The Venetian Influence on Istrian Architecture
The Istrian Peninsula juts into the Adriatic Sea, a beautiful, though sometimes overlooked, slice of Mediterranean beauty. Most of the peninsula is Croatian, but the northeastern area belonging to Slovenia sits directly across from Eastern shores of Italy. Coastal spa towns like Portorož and Piran are close neighbors of Venice, separated by a small stretch of the Adriatic.
Wandering through the streets of Portorož or other Istrian towns, you can see the influence of the area’s Italian neighbors. Pasta is a staple of the Istrian Mediterranean cuisine, and signs list both Slovenian and Italian names. Perhaps the most evident Italian influence on Slovenian architecture are the Venetian-style buildings that crop up along its coast line.
Slovene Istria fell under the rule of the Republic of Venice gradually beginning in the 13th century. The interior of the peninsula, including much of current day Croatia, became part of the Hasburg Empire in the 15th century. Despite rifts along border lines, Slovene Istria remained part of the Venetian Empire until the late 18th century, when it was annexed by the Hasburgs.
Venetian Gothic Style
Venetian Gothic architecture, which can be appreciated in well-preserved structures along the Istrian coast, is a unique style - a cultural mix of its own. The architecture, which utilizes the lancets and peaks of Gothic style, pulls on Byzantinne and Moorish influences as well. Interiors often include two-dimensional murals and decoration reminiscent of Constantinople. Deep reds and browns were common for exteriors. Venetian architecture, in many ways directed by the unique topographical features of the city, is a distinct part of Italian architecture, as well as Istrian.
Venice’s canals made it difficult to build sturdy buildings. Typical stone would decay or crumble on the constant weathering of the sea. In order to mitigate the deterioration, Venetians used what is known as “Istrian stone” in construction. Istrian stone is found in the more mountainous areas of the Istrian coastline and weathers far less than typical limestone. It was excavated regularly from Istria and ferried to Venice, where both Venetian and Istrian born craftsmen would prepare it for construction. The stone has helped maintain Venetian buildings to this day. Because Venice was in some ways dependent on Istria for the stone, the Venetian influence we now see in Istria is far more of a cultural exchange than one might think.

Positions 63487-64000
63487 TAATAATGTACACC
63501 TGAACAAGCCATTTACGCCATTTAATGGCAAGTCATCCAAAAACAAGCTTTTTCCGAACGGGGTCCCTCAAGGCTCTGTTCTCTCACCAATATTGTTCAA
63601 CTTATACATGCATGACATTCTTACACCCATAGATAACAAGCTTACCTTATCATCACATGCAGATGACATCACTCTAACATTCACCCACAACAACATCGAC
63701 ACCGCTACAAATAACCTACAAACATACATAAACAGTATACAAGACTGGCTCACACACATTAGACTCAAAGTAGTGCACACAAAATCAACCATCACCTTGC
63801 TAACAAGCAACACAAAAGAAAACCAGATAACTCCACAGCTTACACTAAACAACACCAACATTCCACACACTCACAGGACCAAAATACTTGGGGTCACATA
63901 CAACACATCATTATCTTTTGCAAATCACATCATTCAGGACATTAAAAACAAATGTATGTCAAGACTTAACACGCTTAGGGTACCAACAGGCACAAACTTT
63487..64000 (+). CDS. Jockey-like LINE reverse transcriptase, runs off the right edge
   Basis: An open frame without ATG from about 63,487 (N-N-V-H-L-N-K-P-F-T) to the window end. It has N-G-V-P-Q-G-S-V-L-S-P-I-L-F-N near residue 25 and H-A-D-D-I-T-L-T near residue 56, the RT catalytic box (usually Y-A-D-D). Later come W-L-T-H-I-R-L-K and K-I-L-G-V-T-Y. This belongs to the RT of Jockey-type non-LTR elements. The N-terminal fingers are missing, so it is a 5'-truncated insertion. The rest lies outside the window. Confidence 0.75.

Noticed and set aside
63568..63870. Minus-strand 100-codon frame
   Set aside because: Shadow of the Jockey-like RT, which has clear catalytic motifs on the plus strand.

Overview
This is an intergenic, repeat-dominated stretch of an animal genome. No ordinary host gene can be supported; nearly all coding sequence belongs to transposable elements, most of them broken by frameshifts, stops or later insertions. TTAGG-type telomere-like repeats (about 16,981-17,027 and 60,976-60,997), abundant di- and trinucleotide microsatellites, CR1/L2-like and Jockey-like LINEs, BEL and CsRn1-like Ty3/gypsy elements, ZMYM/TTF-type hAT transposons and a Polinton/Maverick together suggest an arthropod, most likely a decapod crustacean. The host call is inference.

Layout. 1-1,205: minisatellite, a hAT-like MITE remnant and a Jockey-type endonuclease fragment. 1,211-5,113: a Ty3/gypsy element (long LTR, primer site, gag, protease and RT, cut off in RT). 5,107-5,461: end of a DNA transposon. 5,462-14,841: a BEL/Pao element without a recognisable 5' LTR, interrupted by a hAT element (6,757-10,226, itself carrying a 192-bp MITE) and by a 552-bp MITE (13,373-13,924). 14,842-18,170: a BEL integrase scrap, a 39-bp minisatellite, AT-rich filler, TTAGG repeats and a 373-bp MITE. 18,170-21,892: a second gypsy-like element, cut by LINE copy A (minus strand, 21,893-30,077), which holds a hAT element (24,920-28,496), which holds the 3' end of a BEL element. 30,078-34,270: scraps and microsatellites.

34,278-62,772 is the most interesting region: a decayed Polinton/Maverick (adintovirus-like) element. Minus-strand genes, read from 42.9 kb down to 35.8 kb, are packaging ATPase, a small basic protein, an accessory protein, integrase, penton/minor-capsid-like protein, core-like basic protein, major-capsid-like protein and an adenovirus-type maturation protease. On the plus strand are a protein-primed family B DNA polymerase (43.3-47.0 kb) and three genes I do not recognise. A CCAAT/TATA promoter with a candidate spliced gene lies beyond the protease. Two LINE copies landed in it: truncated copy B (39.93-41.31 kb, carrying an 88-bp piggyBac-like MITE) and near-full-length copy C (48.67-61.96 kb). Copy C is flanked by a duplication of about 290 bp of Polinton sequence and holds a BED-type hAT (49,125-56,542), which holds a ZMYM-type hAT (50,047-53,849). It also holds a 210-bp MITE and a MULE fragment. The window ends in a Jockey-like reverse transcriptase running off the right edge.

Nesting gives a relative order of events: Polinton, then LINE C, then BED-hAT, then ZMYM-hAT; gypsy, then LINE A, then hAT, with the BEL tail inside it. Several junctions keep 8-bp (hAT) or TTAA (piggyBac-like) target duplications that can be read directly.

Where to See Venetian Architecture
For a stunning example of the Venetian-Gothic architecture in Istria, head to Piran to see the Venetian House. Located in Tartini Square, this impressive home has sharp decoration and a truly Gothic style. Its roof is a deep red, reminiscent of the rich colored homes lining the canals in Venice.
A day trip to Porec is a great opportunity to see any of ten historic Venetian-style palaces. The most impressive, in terms of façade, is the Lion Palace. Look around the palaces for touches of Roman influence as well - with the area’s rich and diverse history, Istrian buildings pay their respects to a number of past eras.